I can’t help but imagine the people pecking these images into the walls, with perhaps their family and friends watching them from nearby ~ what were the others doing while the image creators worked? Crafting sandals? Foraging? Preparing food? Or was this conducted in secret, with just a chosen few working on the symbols as perhaps part of a prayer to benefit the group? The time taken to make them was so precious for ancient people in a life that was relatively short and full of very hard work. My own feeling is that these creations hold a depth of meaning we may never fully comprehend.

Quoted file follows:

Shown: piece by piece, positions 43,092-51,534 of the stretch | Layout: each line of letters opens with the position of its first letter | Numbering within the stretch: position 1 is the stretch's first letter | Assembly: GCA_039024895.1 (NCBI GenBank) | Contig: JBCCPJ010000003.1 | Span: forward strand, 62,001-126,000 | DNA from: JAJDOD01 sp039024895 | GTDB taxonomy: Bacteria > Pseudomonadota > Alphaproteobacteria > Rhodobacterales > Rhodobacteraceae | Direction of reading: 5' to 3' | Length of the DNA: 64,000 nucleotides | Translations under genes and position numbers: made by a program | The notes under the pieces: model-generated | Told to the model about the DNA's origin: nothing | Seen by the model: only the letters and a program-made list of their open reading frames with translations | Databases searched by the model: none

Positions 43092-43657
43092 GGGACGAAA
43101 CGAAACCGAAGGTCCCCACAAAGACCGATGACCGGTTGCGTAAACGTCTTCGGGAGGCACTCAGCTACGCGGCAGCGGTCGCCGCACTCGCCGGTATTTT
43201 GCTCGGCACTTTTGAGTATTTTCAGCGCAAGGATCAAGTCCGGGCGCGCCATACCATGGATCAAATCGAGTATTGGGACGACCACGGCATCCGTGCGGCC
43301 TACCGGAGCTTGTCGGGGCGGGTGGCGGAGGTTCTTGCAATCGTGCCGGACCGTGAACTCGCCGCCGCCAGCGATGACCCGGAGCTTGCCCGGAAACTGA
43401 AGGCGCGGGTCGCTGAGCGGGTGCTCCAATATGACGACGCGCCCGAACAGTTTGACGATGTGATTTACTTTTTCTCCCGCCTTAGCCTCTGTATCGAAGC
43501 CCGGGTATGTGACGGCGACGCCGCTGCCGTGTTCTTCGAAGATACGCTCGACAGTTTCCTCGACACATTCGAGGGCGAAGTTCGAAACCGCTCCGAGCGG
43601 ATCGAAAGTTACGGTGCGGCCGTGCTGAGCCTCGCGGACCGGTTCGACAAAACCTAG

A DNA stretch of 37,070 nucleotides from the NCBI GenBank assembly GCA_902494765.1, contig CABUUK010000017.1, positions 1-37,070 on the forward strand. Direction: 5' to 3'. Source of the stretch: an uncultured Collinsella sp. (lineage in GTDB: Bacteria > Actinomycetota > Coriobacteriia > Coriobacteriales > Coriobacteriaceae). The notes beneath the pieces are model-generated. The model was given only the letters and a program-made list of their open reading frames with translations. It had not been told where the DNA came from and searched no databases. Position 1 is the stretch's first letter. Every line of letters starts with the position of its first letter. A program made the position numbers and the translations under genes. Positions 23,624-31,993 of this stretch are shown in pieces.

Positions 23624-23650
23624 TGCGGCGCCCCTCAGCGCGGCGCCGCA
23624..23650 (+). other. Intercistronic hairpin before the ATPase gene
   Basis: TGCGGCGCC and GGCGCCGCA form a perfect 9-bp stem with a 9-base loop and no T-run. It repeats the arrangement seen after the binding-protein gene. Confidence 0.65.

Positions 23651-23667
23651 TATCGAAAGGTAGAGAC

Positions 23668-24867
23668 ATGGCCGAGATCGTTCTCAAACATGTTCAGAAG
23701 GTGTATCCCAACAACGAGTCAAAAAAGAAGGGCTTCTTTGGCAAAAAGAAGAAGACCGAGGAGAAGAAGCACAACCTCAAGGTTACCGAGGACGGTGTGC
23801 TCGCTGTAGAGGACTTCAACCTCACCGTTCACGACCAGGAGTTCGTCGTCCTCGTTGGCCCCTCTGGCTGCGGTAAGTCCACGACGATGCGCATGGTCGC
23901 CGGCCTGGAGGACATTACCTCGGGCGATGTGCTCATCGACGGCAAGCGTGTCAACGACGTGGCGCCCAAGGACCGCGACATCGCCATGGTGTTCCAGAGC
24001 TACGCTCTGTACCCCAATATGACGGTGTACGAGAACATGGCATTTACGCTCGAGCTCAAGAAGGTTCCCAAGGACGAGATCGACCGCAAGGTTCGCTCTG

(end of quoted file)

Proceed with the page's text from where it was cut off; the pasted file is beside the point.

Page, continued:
Heroes

Posted in Ideas, Inspiring People, Library of Congress Prints and Photographs Division, Soul Food with tags , , , , , , , , , , on March 20, 2014 by WanderArtist

Amelia Earhart, 1936

I had heroes as a child… they changed often and had more to do with my interests at the moment than any lifetime guidance. For example, during the few years I played soccer in middle school I really looked up to Brazilian football player Pelé. But, it was in my twenties when I truly discovered Amelia Earhart, Georgia O’Keeffe, Edward Abbey, Frida Kahlo… people whose lives I could really sink my teeth into! And from whom I could glean some strength, guidance, inspiration.

Frida Kahlo, 1931

Frida Kahlo, 1931